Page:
Figure 7. Impedance vs. frequency of the capacitor in Figure 6.
Figure 7. Impedance vs. frequency of the capacitor in Figure 6.

Figure 7 is the impedance vs. frequency of the capacitor in Figure 6. Notice that at both low and high frequencies the impedance is very high. The bottom of the curve is called series resonance. At the one frequency the reactance of the inductance and the capacitance cancel each other and the resultant impedance is the ESR or equivalent series resistance. It is at this frequency that it is easiest to deposit charge onto the capacitor and extract it to support the switching events. At values above and below the series resonance, the capacitor is unable to participate in the switching activities.

For the 1 μF, 0,1 μF and 0,01 μF capacitors commonly specified in most applications notes from IC manufacturers, analysis of the impedance vs. frequency plots shows that the 1 μF capacitor is series resonant at about 5 MHz, the 0,1 μF capacitor is series resonant at about 18 MHz and the 0,01 μF capacitor is series resonant at about 40 MHz. These frequencies are applicable to the capacitors before they are mounted onto a PCB. The mounting structures necessary to connect them to the power planes will add additional inductance, driving the series resonant frequencies even lower.

None of the commonly specified capacitors are capable of supplying the frequencies seen in Figure 5, resulting is excessive ripple on VDD, hence possible EMI problems.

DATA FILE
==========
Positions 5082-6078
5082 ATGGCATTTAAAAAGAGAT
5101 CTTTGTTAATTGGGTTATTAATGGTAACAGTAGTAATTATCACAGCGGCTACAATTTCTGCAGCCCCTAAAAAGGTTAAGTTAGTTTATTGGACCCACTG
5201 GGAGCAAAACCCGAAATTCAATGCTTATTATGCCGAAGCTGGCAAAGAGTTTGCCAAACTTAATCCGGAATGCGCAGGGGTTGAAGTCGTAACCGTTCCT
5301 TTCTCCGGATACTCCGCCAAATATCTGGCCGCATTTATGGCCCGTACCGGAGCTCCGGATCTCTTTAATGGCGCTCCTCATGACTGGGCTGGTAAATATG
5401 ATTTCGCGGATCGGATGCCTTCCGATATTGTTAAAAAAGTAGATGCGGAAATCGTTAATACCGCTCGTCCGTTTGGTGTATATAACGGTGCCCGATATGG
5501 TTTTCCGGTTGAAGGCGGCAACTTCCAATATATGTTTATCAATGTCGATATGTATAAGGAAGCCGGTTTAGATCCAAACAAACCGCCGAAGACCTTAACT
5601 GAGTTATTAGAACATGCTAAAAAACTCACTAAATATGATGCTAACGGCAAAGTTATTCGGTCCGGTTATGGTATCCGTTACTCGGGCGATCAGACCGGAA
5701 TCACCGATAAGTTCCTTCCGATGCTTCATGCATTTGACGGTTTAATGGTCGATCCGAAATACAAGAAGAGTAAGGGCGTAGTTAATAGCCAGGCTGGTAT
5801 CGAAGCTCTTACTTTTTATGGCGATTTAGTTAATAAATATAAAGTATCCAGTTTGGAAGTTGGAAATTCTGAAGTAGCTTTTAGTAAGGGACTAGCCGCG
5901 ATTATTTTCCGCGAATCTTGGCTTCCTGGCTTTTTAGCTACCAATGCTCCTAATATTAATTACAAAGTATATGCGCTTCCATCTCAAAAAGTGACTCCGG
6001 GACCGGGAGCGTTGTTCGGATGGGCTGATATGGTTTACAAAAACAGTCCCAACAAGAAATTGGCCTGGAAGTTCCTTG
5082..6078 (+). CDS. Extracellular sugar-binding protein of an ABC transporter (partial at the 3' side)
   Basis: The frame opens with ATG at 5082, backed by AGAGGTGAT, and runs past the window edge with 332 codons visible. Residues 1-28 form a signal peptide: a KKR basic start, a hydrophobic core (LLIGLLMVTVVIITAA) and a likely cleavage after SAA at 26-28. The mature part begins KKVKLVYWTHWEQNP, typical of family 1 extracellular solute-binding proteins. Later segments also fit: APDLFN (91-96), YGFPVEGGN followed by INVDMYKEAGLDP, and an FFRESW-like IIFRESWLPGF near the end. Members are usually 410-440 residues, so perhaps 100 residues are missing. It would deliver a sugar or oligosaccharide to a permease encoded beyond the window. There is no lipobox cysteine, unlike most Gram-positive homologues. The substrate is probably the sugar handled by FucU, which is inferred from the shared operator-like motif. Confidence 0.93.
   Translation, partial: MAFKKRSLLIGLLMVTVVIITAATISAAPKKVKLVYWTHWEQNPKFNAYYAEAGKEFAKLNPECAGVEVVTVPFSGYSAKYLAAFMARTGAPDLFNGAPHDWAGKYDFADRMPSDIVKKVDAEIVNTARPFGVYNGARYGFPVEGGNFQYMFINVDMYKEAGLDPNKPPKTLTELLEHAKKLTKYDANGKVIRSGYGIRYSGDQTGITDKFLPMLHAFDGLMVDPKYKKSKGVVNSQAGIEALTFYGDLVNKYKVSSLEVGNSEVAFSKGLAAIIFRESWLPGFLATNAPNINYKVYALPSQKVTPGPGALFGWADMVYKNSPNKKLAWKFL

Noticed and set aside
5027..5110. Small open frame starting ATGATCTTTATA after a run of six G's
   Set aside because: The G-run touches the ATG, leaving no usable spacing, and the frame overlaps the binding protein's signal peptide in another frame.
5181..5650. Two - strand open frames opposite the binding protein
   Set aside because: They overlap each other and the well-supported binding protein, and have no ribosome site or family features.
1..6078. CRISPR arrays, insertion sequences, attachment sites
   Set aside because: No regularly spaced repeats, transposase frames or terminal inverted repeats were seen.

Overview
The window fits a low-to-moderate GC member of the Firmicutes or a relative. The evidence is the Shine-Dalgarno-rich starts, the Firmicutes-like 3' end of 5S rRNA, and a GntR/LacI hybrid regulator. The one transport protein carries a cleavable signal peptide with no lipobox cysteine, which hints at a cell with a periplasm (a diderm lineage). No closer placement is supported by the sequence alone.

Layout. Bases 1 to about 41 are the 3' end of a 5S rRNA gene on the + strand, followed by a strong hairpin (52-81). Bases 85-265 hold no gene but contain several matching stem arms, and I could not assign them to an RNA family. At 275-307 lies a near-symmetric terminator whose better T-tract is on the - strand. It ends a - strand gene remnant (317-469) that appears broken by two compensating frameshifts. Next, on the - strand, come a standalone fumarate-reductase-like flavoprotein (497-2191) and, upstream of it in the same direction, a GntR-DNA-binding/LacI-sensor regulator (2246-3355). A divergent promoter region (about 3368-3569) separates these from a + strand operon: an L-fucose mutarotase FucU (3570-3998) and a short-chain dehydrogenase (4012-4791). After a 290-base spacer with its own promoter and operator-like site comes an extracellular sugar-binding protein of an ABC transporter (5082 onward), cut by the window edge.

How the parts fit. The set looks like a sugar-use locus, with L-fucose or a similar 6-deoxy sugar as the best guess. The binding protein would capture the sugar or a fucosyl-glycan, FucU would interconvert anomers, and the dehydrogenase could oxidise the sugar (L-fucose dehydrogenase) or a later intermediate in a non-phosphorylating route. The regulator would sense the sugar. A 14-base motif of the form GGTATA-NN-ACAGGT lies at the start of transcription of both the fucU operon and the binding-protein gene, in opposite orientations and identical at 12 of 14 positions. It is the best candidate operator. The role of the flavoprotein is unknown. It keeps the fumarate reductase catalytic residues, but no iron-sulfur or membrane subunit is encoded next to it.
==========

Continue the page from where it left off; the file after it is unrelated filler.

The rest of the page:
Solving the inadequately performing capacitor problem

The foregoing discussion has shown that the capacitors usually specified in application notes cannot provide the high-frequency switching currents required by high-speed logic circuits.

In a presentation entitled ‘Power Bus Decoupling on Multilayer PCBs (by Todd Hubing, et al, IEEE Transactions on Electromagnetic Compatibility, Vol 7, Number 2, May 1995) “it was shown that the solution was to add interplane capacitance to the PCB to supply the charge needed by fast switching circuits.

“Why does interplane capacitance work when discrete capacitors do not? The answer is that the parasitic inductance of closely spaced plane pairs is far lower than what discrete capacitors can achieve. As a result of this observation, PDS engineers have been designing PCB stackups to guarantee enough interplane capacitance to support all the fast switching events in a design.”

Referring back to Figure 1 it can be seen that the two planes are so far apart that there is little if any interplane capacitance.

How, then, can such a stackup support very fast switching events on buses such as DDR and PCI?

Actually, processor and memory IC manufacturers such as Intel and AMD have known about this problem for a very long time. And they have solved the issue by providing the needed capacitance to support these switching events on the IC package and on the die itself. One needs to consult

the IC data sheets and applications notes in order to determine whether or not such capacitance has been provided in the devices themselves.

Most of the other suppliers of ICs such as FPGAs have not done this. As a result, designs containing these types of ICs will not work on a four-layer PCB. Recently, however, some of the FPGA manufacturers have begun to add capacitors in the die and package so as to make their devices function better on four-layer PCBs.